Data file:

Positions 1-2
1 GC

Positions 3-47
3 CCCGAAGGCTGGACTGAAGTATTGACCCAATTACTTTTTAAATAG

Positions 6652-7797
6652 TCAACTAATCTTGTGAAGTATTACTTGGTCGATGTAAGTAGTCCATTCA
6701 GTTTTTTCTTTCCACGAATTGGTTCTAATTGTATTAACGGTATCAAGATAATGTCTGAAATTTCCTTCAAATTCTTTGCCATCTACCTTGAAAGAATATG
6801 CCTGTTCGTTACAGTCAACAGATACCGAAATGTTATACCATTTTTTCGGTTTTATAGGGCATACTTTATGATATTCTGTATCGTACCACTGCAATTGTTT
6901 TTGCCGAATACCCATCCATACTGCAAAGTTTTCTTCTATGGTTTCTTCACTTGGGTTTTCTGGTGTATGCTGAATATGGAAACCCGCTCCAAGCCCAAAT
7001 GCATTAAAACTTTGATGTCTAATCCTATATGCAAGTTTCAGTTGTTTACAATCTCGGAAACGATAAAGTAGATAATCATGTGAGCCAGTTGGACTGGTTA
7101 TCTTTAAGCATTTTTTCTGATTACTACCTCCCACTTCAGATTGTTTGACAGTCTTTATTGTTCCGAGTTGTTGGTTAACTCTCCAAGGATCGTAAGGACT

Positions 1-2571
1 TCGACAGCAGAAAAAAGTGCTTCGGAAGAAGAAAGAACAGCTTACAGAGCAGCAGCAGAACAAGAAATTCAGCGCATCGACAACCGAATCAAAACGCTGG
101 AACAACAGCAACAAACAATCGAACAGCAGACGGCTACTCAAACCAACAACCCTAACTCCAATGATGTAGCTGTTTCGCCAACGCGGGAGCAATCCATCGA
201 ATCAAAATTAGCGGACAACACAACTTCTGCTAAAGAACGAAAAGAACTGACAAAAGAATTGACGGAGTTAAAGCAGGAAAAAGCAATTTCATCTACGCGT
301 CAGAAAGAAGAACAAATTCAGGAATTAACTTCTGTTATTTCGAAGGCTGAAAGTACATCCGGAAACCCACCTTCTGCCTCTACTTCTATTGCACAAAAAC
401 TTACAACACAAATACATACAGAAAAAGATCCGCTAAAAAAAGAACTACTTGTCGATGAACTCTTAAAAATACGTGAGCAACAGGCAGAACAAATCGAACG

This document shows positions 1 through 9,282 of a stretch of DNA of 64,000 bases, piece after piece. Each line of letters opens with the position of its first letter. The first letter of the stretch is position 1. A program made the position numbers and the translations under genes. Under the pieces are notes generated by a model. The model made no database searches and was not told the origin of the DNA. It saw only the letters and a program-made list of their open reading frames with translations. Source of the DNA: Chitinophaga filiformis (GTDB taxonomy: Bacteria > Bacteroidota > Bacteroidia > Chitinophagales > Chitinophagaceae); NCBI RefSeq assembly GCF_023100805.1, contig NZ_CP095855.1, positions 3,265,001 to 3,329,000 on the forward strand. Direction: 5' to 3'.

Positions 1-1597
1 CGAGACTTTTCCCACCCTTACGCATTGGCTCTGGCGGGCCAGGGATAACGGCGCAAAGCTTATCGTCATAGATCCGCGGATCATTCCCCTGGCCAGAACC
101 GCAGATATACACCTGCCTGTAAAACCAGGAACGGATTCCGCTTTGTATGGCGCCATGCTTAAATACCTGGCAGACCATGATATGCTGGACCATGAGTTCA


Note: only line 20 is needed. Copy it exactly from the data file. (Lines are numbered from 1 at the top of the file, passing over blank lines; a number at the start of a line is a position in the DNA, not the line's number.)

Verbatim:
1 CGAGACTTTTCCCACCCTTACGCATTGGCTCTGGCGGGCCAGGGATAACGGCGCAAAGCTTATCGTCATAGATCCGCGGATCATTCCCCTGGCCAGAACC